ACE uses Fulfillment by Amazon services, and is registered, collects and remits sales taxes in about 17 states in America with more pending. Forsthofer also consults with other merchants about how to handle sales through Amazon in the U.S. market.
Foreign companies who sell through Amazon to consumers in the U.S. must follow the laws and regulations in each U.S. state as does any U.S. company. While there may be a relief of the complex federal tax rules under existing tax treaties, these treaties do not apply to the various kinds of taxation (income tax, property tax and sales tax) in the states these entities are doing business in.
In order to be compliant, foreign firms need to register for tax IDs and set up a filing system in each state they are doing business in. They quickly run into issues like not having a representative within the U.S. with a Social Security number, or the difficulties of opening a U.S. bank account.
Setting up a bank account in America took nearly 18 months and it costs $200-400 per month, Forsthofer said. In Europe, a business bank account can cost as little as 5 euros ($6) per month and rarely costs more than 30 euros ($35).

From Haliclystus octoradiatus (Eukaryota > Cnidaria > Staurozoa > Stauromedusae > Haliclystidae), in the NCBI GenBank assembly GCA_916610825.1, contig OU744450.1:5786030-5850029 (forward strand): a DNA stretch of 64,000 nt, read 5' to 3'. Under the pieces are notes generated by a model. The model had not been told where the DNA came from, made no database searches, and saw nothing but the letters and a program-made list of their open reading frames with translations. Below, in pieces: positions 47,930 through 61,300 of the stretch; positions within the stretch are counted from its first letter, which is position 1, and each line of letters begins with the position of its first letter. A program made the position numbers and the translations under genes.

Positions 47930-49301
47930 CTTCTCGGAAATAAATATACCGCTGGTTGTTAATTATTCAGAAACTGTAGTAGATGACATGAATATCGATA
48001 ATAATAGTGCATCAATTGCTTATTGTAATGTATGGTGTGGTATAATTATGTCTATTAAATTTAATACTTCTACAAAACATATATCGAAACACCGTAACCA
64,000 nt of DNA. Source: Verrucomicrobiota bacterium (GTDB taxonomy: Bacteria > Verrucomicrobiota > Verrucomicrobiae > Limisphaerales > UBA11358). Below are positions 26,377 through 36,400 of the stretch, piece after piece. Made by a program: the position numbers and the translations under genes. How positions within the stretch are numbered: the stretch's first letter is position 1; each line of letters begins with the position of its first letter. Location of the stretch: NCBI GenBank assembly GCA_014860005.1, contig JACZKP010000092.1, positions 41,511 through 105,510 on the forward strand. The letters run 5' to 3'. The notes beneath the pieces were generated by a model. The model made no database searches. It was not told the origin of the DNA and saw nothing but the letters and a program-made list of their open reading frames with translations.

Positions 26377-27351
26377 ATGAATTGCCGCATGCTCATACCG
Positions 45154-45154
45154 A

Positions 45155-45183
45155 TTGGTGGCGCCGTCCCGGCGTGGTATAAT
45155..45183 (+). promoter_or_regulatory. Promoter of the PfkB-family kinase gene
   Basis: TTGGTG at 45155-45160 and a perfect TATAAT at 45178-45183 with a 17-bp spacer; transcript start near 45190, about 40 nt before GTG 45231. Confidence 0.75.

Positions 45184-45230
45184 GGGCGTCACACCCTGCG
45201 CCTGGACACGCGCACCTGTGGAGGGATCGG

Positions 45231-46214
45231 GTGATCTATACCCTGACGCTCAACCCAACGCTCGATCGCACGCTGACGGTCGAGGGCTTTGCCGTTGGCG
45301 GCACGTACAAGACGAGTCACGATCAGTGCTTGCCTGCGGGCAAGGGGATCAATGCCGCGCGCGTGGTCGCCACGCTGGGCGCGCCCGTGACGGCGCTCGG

Another wrinkle is that several states in the U.S. now require Amazon to withhold and submit sales tax on behalf of foreign companies.
While that’s helpful to foreign firms on the surface, at this time the companies still need to file the sales tax returns themselves, reducing the compliance burden at this time only partially. Further, the sales tax filings can actually prompt the state to expect an income tax return and possibly property tax from the foreign company.
If the foreign company only has modest sales in the U.S. to begin with, the costs of opening a bank account, handling taxes and staying compliant can wipe out profits. If this is the case, selling through another distributor already established in the U.S. may be a more profitable way to go.
Since 1992, sales over the internet haven’t been subject to sales tax unless the merchant has a physical presence in the state of the customer.